Anti Lock Brakes (ABS)
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The overall purpose of ABS is to aid in maintaining vehicle stability during a hard braking, or a panic braking event. ABS will allow the driver to essentially maintain control of the vehicle and prevent the loss of the driver’s ability to steer the vehicle, by maintaining traction. This is especially beneficial in slippery conditions caused by ice or rain. To sum it up, directional stability is accomplished by maintaining traction.
Before explaining exactly how anti lock systems function, it is important to cover the basics of how the cars braking system actually works. Under normal braking conditions when the driver presses the brake pedal it will actuate the master cylinder, which will in turn open a series of valves on the solenoid block. This allows hydraulic pressure to be applied to the brake callipers; the brake calliper then applies pressure to the brake pads which applies pressure to the rotor thus slowing the rotational speed of the wheel. Without ABS it is possible that enough hydraulic pressure can be applied to the rotor allowing the wheel to lock, causing the vehicle to slide.
At the heart of the ABS system is the ABS controller, this reads and processes signals from wheel speed sensors attached to each of the brake assemblies. Configurations can very from vehicle to vehicle but generally the wheel speed sensors read signals off of what is called a sensor ring. Other components of the ABS system include the previously mentioned solenoid block and valves. Also located on the solenoid block is a pump. The valves have three different positions. Under normal braking conditions, the valves are open allowing hydraulic pressure to the brake callipers. Position number two will close the valve blocking hydraulic pressure to the brake callipers, and valve position number three will vent the hydraulic pressure. The pumps role is to pressurize the lines back up when valve position number three is actuated. Once an increase in rotational speed is detected by a wheel sensor, it is fed back to the ABS control module. The ABS control unit will then react based on a number of factors such as overall vehicle speed, wheel speed increase, ect. The combination of the three mentioned valve positions, essentially modulate brake pressure preventing wheel lock. These modulations in brake pressure can occur multiple times per second.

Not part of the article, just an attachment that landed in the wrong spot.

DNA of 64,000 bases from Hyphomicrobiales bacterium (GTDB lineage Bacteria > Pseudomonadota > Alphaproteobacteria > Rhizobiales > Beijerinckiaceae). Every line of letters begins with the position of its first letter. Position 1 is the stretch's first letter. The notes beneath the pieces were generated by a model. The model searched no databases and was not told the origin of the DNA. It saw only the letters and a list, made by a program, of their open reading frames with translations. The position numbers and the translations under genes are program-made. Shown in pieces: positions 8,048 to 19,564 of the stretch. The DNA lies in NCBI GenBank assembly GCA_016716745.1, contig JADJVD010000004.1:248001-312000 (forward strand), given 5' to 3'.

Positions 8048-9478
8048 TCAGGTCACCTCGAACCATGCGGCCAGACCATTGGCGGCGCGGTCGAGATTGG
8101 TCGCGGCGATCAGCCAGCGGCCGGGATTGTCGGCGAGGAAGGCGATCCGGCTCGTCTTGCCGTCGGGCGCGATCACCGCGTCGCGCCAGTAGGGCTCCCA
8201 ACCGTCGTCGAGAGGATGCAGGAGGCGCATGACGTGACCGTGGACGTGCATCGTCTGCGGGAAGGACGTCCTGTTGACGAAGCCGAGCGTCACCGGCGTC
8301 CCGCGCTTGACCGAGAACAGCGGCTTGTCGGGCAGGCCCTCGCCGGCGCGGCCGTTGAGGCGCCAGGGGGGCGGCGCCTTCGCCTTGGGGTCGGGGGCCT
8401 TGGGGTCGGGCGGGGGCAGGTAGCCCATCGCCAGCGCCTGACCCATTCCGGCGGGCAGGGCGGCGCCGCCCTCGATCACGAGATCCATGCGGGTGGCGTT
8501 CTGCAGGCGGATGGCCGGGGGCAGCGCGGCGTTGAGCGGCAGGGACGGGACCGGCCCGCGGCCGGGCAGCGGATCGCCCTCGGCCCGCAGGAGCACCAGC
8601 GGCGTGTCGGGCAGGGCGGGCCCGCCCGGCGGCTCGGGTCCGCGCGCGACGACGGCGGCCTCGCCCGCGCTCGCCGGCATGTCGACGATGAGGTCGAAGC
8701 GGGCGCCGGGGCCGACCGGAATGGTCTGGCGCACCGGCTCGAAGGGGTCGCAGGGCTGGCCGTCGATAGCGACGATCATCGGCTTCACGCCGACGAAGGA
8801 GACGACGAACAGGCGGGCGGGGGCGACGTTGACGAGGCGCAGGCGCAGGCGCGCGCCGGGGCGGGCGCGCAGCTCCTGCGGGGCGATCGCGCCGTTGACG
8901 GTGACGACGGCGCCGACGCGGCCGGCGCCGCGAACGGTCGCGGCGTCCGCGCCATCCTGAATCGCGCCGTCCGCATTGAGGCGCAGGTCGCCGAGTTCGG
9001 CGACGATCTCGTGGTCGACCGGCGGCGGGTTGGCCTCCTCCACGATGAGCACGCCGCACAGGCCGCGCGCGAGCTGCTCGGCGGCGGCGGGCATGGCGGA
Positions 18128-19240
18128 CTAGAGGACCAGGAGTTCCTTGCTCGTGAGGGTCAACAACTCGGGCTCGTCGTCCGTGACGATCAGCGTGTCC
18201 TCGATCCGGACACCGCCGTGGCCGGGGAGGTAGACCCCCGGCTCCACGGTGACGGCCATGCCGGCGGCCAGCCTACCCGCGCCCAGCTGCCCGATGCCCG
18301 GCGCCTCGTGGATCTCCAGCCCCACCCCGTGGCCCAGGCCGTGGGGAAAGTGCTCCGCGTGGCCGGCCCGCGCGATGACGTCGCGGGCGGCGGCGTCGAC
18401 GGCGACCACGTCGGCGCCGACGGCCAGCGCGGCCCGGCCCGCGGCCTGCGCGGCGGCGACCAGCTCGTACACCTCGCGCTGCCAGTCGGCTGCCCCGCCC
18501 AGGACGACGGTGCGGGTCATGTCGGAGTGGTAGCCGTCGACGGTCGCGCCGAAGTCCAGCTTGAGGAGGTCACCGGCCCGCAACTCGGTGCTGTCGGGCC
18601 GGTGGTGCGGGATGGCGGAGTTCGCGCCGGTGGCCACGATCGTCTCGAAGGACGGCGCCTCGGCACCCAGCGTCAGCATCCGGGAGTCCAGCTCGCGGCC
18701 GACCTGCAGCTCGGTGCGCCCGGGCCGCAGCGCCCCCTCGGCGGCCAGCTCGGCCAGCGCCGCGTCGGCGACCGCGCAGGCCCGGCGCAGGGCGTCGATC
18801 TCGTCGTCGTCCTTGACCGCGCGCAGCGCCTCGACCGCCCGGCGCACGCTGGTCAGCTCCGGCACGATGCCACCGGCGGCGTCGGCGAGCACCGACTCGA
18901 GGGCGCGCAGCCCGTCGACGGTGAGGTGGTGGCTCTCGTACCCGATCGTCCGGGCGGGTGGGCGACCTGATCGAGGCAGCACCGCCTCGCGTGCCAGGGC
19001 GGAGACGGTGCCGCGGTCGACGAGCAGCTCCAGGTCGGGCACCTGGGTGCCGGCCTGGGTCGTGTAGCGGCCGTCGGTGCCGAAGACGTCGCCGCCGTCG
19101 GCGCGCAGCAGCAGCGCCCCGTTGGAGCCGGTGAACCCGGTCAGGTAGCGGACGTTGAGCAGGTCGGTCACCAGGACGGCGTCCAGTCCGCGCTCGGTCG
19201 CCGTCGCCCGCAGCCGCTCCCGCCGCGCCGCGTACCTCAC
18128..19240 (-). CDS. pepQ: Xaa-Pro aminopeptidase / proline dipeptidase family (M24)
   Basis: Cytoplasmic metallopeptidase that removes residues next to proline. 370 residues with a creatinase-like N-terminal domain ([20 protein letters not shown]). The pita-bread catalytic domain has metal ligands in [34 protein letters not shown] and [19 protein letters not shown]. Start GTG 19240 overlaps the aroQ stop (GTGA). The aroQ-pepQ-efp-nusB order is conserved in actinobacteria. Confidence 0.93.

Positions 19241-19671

ABS technologies have proved worthy in many cases, yet as manufacturers continue to make safety improvements, we can expect to see the emergence of new and more efficient ABS technologies.